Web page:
If you are thinking about medical school, especially if you are a career changer, this post is for you.
About a month ago I was asked if I wanted to review Harvard’s new online learning program, HMX. I looked into it and unfortunately realized I was just a few months too late! The program teaches four fundamental courses: Physiology, Immunology, Biochemistry, and Genetics. These are key parts of preclinical medical education and were a huge part of Step One of my medical boards. Lots of pre-med students take these courses (or some version of them) in undergrad and so have a solid foundation going into medical school. As a career changer, I only took the bare minimum requirements prior to entering medical school so I definitely felt a little behind. It would have been amazing to have these courses prior to starting med school, or even just prior to studying for boards.
I still wanted to interview the creator, Harvard physician Dr. Michael Parker, since I thought this was a such a great idea. We talked on the phone last week and explained the whole concept to me. It’s so impressive!
Note: this is not a paid promotion. I just think this is a really cool idea and wanted to share with all my pre-med or medical student readers out there!
Dr. Parker has a background in computer science and software, and so started incorporating interactive aspects into his own teaching. Harvard naturally turned to him when they wanted to create new innovative courses.
How Dr. Parker explained the need for these courses really resonated with me. Many medical schools, including my own, are condensing preclinical course work. There isn’t any less material to learn, so how do we make up for the loss of time? Often times students are just expected to learn it on their own. With more and more medical students coming from non-medical science backgrounds (including him, an engineering major, and me, a business major) these four online courses are a perfect way to get up to speed and make sure everyone is on the same level.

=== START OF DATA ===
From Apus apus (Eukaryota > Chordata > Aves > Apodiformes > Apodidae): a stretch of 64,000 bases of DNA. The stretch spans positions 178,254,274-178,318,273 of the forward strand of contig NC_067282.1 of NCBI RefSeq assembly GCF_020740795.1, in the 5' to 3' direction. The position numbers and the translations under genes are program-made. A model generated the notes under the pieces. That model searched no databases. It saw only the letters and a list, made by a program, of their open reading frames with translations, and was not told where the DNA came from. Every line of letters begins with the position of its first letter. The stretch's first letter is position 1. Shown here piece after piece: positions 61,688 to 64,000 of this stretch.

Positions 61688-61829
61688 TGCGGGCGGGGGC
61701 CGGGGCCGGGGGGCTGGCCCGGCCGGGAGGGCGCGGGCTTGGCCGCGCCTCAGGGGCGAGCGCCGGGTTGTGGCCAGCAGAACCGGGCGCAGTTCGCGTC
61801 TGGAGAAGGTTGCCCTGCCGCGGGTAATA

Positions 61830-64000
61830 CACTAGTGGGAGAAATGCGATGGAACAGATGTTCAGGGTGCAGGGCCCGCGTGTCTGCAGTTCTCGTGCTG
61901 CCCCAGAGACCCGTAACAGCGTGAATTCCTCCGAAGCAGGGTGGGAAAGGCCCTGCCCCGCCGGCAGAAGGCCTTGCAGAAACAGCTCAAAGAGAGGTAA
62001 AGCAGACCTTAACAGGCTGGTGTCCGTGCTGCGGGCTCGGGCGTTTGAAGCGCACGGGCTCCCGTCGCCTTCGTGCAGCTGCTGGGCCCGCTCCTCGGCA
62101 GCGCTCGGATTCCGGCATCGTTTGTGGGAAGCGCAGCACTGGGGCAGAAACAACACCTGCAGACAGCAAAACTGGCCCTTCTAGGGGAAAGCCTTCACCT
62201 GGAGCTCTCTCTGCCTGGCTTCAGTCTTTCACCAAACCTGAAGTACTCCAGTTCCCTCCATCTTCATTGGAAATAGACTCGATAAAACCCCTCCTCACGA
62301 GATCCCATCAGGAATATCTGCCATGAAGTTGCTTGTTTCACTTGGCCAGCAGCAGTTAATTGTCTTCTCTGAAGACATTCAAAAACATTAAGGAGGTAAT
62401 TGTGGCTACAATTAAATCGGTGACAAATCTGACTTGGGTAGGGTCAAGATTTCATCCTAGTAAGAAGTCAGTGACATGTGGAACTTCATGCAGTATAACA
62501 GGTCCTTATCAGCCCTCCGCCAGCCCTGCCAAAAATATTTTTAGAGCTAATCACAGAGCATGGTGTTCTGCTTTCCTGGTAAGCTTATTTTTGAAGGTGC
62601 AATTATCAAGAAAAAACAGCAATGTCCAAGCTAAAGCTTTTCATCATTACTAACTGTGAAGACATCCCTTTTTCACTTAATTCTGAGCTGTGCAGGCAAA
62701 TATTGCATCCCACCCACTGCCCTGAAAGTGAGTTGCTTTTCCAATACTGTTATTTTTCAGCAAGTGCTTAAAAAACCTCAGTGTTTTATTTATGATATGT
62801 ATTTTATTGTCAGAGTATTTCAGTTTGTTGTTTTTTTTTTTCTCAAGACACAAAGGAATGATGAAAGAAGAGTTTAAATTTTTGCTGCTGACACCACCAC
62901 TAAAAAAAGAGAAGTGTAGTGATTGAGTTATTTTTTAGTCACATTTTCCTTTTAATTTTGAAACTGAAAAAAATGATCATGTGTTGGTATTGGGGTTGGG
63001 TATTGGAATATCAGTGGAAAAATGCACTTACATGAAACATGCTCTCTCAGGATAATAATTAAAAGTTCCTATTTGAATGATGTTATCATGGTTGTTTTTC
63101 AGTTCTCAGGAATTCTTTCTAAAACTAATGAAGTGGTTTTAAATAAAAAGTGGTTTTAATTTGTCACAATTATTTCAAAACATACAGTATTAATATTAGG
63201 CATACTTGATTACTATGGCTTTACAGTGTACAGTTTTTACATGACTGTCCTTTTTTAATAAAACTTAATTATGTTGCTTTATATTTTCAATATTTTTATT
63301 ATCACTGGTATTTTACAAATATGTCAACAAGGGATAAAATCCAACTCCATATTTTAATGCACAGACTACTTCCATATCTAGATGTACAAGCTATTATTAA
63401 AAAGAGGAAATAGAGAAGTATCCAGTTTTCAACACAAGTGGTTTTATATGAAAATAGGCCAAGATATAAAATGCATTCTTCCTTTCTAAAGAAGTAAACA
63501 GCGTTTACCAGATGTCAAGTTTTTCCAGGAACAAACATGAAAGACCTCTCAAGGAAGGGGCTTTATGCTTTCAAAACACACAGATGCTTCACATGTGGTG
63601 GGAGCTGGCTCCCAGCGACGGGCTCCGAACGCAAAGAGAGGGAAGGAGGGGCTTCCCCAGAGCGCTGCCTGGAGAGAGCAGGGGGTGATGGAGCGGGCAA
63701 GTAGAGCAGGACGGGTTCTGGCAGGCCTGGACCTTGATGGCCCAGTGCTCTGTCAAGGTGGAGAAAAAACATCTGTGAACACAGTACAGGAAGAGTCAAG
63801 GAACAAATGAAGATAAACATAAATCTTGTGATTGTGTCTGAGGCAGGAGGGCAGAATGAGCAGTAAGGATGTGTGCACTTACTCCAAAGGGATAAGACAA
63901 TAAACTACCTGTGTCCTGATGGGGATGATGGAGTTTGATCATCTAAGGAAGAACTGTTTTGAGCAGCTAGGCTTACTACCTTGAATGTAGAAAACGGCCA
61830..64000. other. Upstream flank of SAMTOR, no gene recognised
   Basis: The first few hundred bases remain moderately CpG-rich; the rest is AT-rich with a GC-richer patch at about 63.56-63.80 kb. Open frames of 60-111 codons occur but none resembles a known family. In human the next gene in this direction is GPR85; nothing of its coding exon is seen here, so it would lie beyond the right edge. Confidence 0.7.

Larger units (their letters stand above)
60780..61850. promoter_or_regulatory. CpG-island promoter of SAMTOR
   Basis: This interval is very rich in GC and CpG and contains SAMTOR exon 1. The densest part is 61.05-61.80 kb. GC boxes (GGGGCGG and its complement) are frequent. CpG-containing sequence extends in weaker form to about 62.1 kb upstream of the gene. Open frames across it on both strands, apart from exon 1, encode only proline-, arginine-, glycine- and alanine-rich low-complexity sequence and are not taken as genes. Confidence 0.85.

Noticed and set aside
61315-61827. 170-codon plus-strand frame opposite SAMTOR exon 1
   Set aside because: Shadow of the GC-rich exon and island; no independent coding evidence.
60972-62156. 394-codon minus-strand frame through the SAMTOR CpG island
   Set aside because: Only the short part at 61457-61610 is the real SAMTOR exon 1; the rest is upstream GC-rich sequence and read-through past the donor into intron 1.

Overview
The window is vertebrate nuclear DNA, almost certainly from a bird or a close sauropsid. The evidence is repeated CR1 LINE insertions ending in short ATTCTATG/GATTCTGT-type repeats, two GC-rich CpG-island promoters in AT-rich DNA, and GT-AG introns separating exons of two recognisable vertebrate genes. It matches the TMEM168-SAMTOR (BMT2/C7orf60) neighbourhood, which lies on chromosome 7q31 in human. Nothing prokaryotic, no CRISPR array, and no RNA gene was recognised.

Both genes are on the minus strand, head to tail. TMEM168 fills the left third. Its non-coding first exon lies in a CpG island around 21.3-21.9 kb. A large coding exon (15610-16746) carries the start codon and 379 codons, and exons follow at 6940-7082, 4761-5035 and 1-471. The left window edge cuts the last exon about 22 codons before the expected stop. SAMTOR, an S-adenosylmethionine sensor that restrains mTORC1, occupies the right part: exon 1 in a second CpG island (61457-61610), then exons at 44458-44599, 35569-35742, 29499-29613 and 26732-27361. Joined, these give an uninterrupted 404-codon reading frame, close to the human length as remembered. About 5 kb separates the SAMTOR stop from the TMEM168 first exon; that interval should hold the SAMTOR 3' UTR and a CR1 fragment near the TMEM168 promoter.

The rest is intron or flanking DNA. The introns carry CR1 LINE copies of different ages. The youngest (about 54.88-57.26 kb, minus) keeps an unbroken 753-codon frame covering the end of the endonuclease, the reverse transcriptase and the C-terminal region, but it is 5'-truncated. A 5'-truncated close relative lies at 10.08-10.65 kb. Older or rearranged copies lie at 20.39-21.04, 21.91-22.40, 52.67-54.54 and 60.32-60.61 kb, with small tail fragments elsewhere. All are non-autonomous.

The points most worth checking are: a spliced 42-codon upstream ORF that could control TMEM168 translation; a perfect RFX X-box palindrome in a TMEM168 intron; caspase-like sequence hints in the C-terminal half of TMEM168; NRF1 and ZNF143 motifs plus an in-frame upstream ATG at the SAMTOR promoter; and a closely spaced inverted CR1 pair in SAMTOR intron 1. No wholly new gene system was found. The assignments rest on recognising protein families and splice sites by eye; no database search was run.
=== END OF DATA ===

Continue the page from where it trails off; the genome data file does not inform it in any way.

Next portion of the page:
For the past two years HMX has been recommended to incoming Harvard medical and dental students, as well as partnerships with a few other schools. So far they’ve had about 220 per year with great reviews, but this is the first year it’s open to the public.
Who’s It For?
Dr. Parker thinks HMX is perfect for three types of people:
- Those deciding if medicine is right for them
- Those preparing for medical school (the summer before, perhaps)
- Those that need some extra help in the preclinical years
About The Course:
Taught by Harvard Medical School faculty, HMX combines clinical and basic science in interactive video series with quizzes, worksheets, and final tests. The videos include animations, true-to-life clinical correlations filmed in the catheter lab and ICU, and awesome videography. There was a huge team and a lot of work put into this to make sure it teaches in the most effect way — active learning and spaced repetition.
Video: Courtesy of Harvard Medical School, HMX Fundamentals
Check out this trailer to get a better feel for the video format. It’s pretty amazing!
Each of the four courses is 10 weeks long, with about 10 lessons per course and 3-4 hours per session. You can do them all at once or separately. Prices drop the more courses you sign up for.
Achieving a certain grade on the quizzes and tests gets you a Certificate of Achievement! I like that this incentivizes you to really pay attention and learn, which has been my struggle with online courses int he past. It is also great for resumes and showing that you are serious about your education and dedication to medicine.
How To Sign Up:
The next HMX course period starts June 20th, and the application deadline is May 30th. You can check out a FREE TRIAL of the courses to help you make up your mind.
I definitely wish I had HMX the summer before my M1 year, especially now that I’ve gone through Step One. So much of these fundamental sciences are tested on or necessary for understanding of other material, and I think my lack of past exposure meant I had to spend more time learning than others.
I’ve done the preview courses, but now that I’m in third year it doesn’t make much sense for me to do the whole thing. If you decide to, please let me know what you think! I truly think this would have made a huge different for my preclinical years.